Des Moines is a big recreational cycling town, many people cycle and take a week off to go on RAGBRAI. Our current mayor is a big-time cyclist and himself a business owner in one of the affected streets (and he is a big supporter of the project.)

    One way the whole deal was sold to businesses was that the city would re-stripe the street to reduce car lanes, add bike lanes and cross-walks. In 6/8 months the project will be re-evaluated. The cycling community is intent on getting the troops out during this period. There have been a number of big "cycling days" planned for the district involved and I'm pretty sure most businesses will actually see an increase in business.

    I think you are right about needing more than bike advocacy groups. Unfortunately the pedestrians and retirees in this town aren't as organized as the bicycling community, so that might be a somewhat negative thing.

  5. #5
    Lost Again gitarzan's Avatar
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    Same here. Our Mayor is even riding in TOSRV! While setback by the recession, Columbus is moving ahead with becoming a more bike friendly city. The bike paths are being extended and connected. Sharrows are planned along the main corridor, however businesses, as above, are pissing and moaning. They do not want to lose the parking but crap, how often can you find a parking spot out front on anything in this town? Not often. There is a fair amount of bike advocacy here too.
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  6. #6
    surly old man jgedwa's Avatar
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    I live in Carlisle, PA. Pop around 20,000 or so in the middle of a bright red part of a barely blue state. The city pushed through a complete streets movement last year, and to judge from the voices I hear, people are pissed off about it. But it will be done this summer. I am looking forward to it vastly changing the town for the better. And if it does not, then I expect that the town leadership will be run to the edge of town.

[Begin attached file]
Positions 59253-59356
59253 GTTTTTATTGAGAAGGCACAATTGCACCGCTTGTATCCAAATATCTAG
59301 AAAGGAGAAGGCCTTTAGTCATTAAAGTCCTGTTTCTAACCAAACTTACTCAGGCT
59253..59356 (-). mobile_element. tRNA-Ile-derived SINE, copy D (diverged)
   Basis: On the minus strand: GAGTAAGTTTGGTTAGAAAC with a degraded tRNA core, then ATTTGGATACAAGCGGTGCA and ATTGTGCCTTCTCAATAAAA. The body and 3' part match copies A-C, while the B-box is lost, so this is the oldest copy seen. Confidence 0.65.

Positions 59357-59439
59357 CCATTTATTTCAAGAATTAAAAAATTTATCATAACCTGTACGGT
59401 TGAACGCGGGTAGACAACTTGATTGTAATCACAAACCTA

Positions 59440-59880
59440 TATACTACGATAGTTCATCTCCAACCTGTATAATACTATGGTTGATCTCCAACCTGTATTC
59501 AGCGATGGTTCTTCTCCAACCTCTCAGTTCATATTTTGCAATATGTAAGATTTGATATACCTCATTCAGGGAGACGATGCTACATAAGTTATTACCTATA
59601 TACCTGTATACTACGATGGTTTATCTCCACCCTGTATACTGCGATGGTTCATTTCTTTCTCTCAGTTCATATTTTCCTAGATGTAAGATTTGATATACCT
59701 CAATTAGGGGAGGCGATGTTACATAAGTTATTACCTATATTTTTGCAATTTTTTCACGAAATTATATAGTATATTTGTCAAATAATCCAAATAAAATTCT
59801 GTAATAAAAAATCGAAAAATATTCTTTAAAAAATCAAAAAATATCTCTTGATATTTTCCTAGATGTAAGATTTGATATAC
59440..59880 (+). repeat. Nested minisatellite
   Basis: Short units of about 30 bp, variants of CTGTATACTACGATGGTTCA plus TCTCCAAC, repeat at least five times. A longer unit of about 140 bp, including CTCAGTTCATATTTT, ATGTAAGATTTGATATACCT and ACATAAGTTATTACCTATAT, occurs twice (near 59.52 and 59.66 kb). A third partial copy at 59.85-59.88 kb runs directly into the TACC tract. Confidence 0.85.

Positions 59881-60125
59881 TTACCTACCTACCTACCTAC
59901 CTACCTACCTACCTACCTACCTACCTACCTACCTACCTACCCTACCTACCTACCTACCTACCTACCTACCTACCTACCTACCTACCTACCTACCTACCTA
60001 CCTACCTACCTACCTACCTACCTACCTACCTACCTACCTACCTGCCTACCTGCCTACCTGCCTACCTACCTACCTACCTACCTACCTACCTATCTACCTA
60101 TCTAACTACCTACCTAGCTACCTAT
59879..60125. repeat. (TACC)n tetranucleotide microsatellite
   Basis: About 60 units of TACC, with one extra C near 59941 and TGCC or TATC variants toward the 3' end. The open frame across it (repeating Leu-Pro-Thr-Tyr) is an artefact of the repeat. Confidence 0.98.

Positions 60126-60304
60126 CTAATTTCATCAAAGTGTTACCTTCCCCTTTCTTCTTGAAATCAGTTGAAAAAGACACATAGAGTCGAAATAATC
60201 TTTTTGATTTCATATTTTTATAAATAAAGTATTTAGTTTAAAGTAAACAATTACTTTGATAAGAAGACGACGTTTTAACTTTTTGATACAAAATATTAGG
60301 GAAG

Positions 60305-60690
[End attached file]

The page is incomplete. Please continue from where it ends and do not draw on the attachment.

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  7. #7
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    I'm glad bicycle support in Rochester seems to be a more-or-less foregone conclusion. There's a lovely and ever expanding network of MUPs in the area, and we're starting to see more effort at making the roads more bike- and ped-friendly. The tourism and inter-town pseudo-tourism the Erie Canal Trail brings certainly helps convince people.

    We're no Portland, but we're getting there.

  8. #8
    Sophomoric Member Roody's Avatar
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    Quote Originally Posted by jgedwa View Post
    I live in Carlisle, PA. Pop around 20,000 or so in the middle of a bright red part of a barely blue state. The city pushed through a complete streets movement last year, and to judge from the voices I hear, people are pissed off about it. But it will be done this summer. I am looking forward to it vastly changing the town for the better. And if it does not, then I expect that the town leadership will be run to the edge of town.

    jim
    I'm glad that activists in my city decided to go the route of getting Complete Streets passed on the ballot, rather than just enacted by City Council. It probably took a lot more time and money to do it that way, but now it can be said that the people want room for non-motorized traffic--even though we are one of the major auto-producing cities in the world.

    It's great reading here about the efforts being taken for Complete Streets all over the country. IMO, this is mainly a local issue--even though it is shared by almost every community in America, if not the world. Local action is the way to make a difference--and one voice (yours or mine) has a real impact on this level.


    "Think Outside the Cage"